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hdwkt: the science behind nutritional advice

9 Nov

The past few years I’ve been teaching biochemistry of the macromolecules (Chapter 3 in Campbell Concepts and Connections) alongside enzymes and digestion (Chapters 5 and 21 respectively). To me, these topics fit together tighter than a-bungarotoxin at the neuromuscular junction. I wish more textbooks would organize themselves this way, rather than oh so unoriginal small – big sequence of topics. Start with atoms, end with ecology…clever. But that’s another day.

A few items recently caught my eye regarding nutritional advice, and I’m mulling over how to implement these into the classroom along the lines of hdwkt (how do we know this?). One is a video a student showed me of  a 4 year old McDonald’s hamburger that looks pretty much like a 4 hr old hamburger (there’s lots of other videos on this same theme).

While her props are indeed provocative, this isn’t really fair to the burger or fries. Before I start, I’m not in any way suggesting that McDonald’s is healthy or great for you, or that any burger and fries are great for you. However, I do take issue with her illogical argument for avoiding McDonald’s.

Her argument goes something like this:

McDonald’s burger doesn’t rot
Food rots
Therefore, McDonald’s burger is not food

Her corollary to that seems to be:

McDonald’s non-food burger doesn’t break down easily in the open air under normal household conditions
If non-food burger can’t break down outside the body, it can’t break down inside the body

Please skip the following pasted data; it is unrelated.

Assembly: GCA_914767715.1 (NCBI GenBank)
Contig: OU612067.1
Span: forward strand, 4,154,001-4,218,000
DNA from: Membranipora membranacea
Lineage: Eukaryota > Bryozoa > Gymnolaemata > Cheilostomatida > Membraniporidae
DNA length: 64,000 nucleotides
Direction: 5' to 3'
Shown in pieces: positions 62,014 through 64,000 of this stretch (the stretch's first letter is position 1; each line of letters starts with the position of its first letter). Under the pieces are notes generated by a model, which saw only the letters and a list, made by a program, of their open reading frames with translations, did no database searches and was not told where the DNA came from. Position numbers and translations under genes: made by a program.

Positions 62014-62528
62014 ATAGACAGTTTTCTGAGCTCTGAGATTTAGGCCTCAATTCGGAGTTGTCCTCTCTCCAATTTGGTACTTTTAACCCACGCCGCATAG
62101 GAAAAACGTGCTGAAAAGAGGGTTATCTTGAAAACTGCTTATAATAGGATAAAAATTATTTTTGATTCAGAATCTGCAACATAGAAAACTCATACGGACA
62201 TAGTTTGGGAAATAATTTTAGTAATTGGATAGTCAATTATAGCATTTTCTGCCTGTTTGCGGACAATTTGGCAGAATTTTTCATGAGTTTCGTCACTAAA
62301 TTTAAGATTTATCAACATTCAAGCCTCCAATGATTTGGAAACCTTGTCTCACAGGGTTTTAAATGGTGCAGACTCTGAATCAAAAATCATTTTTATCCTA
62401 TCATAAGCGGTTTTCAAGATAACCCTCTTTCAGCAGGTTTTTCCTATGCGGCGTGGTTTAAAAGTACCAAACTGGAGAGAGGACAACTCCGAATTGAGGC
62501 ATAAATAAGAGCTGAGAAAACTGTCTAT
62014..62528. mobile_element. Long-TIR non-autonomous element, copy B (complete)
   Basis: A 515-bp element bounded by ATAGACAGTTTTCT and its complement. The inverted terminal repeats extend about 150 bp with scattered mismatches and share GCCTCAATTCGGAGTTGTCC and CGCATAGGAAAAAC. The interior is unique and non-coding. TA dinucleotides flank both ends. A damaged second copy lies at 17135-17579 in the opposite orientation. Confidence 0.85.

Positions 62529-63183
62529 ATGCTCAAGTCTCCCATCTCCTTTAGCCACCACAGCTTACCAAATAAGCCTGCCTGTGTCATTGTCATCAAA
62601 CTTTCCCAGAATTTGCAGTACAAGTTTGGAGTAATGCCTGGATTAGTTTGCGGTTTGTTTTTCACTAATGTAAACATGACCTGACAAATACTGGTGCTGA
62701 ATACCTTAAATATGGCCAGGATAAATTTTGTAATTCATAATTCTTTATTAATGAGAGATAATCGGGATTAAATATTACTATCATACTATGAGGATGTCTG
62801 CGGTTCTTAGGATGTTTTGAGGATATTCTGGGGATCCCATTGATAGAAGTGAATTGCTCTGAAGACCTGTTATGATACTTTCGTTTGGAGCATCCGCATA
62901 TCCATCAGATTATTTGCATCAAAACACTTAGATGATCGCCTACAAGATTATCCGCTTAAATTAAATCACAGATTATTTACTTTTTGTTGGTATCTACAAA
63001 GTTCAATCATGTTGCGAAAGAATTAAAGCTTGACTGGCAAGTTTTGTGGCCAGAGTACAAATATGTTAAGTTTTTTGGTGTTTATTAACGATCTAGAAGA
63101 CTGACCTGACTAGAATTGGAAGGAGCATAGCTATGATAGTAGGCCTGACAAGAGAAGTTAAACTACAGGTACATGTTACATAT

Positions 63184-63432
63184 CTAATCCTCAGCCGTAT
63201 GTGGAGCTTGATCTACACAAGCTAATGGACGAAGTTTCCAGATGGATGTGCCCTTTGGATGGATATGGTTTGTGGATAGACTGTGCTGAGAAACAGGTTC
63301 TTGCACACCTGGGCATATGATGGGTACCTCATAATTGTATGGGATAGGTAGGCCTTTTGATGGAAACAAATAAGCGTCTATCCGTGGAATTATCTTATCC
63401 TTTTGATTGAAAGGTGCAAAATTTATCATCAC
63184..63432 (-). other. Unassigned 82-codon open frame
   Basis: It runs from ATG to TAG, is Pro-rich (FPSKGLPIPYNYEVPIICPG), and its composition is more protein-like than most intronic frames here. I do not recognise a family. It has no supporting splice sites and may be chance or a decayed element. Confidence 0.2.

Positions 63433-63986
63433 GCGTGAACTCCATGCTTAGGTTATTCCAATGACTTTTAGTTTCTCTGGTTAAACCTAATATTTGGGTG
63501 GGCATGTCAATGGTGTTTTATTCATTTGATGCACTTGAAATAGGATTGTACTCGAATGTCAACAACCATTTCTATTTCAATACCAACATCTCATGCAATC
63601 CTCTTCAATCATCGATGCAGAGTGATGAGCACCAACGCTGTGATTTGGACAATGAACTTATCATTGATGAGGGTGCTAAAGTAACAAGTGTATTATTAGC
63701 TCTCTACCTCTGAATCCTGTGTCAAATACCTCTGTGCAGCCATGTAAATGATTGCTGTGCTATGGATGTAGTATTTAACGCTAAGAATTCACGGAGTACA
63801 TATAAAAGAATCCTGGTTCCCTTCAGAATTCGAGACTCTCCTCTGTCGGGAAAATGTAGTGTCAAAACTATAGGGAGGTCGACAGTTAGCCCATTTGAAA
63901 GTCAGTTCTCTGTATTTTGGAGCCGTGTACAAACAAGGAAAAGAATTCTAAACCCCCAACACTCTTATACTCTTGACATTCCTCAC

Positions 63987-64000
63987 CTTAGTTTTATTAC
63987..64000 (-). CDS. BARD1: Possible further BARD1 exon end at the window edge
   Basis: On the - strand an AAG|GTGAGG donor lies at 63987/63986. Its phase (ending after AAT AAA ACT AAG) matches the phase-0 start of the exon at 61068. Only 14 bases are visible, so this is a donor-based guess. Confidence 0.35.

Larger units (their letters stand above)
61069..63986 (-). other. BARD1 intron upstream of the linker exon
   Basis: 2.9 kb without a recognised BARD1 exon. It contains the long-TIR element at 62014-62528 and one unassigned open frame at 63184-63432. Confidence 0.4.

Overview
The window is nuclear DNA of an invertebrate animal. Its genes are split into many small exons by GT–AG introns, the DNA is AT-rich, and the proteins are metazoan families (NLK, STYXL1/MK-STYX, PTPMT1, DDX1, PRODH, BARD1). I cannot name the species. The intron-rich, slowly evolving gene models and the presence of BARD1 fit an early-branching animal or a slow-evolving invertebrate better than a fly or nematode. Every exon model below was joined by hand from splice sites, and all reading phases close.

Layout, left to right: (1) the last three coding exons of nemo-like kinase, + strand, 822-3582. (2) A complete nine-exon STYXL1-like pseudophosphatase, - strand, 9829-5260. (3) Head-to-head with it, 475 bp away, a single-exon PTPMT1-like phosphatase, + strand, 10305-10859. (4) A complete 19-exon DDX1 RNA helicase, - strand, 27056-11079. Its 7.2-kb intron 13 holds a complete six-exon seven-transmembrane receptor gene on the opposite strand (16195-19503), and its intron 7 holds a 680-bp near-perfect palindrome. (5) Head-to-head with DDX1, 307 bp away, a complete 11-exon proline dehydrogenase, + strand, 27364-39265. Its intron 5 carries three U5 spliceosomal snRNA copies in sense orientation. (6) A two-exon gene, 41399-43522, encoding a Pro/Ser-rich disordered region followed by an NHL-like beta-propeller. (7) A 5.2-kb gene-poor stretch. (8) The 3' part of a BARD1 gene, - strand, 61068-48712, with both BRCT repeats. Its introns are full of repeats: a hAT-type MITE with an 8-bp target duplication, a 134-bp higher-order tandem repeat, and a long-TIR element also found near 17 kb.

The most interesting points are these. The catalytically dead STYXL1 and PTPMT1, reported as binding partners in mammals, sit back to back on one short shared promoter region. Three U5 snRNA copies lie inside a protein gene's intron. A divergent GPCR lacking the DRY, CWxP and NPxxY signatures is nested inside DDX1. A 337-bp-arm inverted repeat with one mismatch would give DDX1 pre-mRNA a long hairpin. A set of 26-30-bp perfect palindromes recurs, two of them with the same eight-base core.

If the burger can’t break down, your body stores it (in your thighs)

There’s lots of ways this line of reasoning is flawed. Skipping over the philosophical debate over a definition of ‘food’, even a rudimentary working knowledge of the digestive system would tell you that the environment in your stomach or small intestine is quite different from sitting on the kitchen counter. I think this provides a great opportunity for students to critically evaluate an argument such as this and apply knowledge they’ve acquired.

Another issue here is the lack of a proper experiment. Simply holding up one McDonald’s burger doesn’t tell us much when we don’t have another burger to compare it to. Similarly, slices of raw potato don’t make a great control for a McDonald’s french fry longevity study aimed at demonstrating how un-foodlike McDonald’s products are. What would make a better control? What types of experiments could we design?

Today I stumbled across a blog post from J.Kenji-Lopez (SeriousEats.com) who seems to have taken issue with this pseudoscience of burger preservation and tried to approach it more scientifically. Read more about the experiments and analysis here. I like the comparison of % change in mass over time graph, interesting stuff.

This provocative video lecture, “Sugar: The Bitter Truth” by a scientist from UCSF argues that fructose is treated by our bodies as a poison and responsible for the modern obesity epidemic. Lots of great biochemistry too. This isn’t exactly a mainstream, FDA position, but that’s the point. How do we evaluate these types of claims? It gets even harder when it’s a scientist from a reputable university, and he’s using lots of formulas! How does the FDA make their guidelines? When you take a look at the obesity epidemic, obviously something about or recommendations isn’t working…